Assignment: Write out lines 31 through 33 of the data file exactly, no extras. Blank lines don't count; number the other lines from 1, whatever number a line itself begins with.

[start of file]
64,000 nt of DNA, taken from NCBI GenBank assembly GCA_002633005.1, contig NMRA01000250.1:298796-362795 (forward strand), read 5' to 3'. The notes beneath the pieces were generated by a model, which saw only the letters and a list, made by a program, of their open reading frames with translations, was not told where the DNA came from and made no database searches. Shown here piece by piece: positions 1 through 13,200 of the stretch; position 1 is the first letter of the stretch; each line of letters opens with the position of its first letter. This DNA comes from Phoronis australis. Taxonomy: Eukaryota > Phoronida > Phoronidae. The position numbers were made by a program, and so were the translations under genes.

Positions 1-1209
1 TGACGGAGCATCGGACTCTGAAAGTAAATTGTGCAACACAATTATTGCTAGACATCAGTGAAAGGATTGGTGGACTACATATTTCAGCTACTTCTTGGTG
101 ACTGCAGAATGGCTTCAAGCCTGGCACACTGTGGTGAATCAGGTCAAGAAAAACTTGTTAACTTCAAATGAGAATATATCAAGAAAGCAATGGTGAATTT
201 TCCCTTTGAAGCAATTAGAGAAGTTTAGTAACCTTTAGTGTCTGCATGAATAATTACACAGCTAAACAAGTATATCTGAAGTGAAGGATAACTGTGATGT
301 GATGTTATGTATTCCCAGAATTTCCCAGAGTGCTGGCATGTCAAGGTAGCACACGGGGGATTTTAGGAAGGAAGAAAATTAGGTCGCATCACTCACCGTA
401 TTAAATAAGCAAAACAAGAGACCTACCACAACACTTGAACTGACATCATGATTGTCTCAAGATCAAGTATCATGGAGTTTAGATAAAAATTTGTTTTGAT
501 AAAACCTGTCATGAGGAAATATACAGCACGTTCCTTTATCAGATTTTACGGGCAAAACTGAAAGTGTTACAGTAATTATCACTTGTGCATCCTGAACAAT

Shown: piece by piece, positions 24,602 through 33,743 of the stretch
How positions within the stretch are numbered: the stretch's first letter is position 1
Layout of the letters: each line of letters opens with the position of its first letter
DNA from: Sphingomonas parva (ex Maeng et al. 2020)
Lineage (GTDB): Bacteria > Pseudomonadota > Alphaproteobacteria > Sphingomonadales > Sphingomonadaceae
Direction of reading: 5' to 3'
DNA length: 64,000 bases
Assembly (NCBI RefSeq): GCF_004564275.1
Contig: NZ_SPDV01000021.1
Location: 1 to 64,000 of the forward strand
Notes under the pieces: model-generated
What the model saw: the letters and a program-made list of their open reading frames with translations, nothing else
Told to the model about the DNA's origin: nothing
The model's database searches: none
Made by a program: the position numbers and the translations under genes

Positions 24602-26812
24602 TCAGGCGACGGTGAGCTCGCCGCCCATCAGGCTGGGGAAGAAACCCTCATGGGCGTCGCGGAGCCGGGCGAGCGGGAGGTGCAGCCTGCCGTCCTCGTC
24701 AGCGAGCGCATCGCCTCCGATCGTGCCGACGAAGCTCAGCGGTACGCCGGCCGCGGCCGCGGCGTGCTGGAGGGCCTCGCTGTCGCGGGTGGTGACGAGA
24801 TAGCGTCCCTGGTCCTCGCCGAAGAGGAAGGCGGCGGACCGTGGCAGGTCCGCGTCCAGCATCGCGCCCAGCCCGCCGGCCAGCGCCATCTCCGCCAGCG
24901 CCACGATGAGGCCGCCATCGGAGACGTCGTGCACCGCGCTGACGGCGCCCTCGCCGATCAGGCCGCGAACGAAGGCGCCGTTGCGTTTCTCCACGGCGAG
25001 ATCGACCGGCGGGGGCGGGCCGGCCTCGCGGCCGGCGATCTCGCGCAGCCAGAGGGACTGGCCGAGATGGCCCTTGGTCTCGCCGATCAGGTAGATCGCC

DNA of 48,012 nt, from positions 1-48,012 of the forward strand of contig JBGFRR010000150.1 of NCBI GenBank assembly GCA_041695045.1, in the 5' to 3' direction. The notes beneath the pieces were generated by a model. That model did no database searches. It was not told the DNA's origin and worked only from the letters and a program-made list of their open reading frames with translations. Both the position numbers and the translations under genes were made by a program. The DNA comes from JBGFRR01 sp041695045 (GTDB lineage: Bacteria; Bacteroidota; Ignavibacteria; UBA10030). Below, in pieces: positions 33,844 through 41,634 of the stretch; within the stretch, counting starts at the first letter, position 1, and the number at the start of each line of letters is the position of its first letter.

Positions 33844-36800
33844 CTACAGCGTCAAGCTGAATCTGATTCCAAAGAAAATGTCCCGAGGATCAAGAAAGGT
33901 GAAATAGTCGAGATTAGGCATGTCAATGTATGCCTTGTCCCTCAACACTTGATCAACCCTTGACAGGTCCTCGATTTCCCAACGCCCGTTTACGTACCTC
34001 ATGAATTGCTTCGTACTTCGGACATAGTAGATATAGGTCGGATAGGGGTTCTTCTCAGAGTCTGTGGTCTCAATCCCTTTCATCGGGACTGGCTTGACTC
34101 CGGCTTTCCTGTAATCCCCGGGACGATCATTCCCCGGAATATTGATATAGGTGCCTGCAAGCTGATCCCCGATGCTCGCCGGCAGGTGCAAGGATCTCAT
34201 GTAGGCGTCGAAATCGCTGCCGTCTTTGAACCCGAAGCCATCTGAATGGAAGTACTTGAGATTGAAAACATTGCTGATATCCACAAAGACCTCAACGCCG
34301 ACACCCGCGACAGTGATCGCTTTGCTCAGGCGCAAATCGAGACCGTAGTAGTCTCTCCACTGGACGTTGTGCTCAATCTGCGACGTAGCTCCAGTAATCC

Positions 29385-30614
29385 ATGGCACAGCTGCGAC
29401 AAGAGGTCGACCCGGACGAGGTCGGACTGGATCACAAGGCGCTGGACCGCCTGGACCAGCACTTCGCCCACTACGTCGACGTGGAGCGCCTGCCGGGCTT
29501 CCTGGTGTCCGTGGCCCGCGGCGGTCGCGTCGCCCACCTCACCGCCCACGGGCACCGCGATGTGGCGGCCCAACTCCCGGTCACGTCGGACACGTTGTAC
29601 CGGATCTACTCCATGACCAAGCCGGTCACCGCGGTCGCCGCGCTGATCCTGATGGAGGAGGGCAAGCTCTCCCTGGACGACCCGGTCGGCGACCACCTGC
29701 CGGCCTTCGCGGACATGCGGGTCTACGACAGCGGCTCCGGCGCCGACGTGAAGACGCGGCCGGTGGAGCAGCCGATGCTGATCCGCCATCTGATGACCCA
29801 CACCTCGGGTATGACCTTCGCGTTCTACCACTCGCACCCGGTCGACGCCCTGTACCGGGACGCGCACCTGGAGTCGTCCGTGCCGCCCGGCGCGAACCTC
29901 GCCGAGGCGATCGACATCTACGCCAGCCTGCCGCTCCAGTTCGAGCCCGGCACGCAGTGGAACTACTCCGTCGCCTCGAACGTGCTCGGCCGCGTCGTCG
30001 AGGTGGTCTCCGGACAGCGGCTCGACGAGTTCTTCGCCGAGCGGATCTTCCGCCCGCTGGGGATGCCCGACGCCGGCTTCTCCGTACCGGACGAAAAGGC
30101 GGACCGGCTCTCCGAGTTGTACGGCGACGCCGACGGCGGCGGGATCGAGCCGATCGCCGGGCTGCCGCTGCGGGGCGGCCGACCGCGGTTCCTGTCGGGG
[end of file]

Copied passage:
Positions 33844-36800
33844 CTACAGCGTCAAGCTGAATCTGATTCCAAAGAAAATGTCCCGAGGATCAAGAAAGGT
33901 GAAATAGTCGAGATTAGGCATGTCAATGTATGCCTTGTCCCTCAACACTTGATCAACCCTTGACAGGTCCTCGATTTCCCAACGCCCGTTTACGTACCTC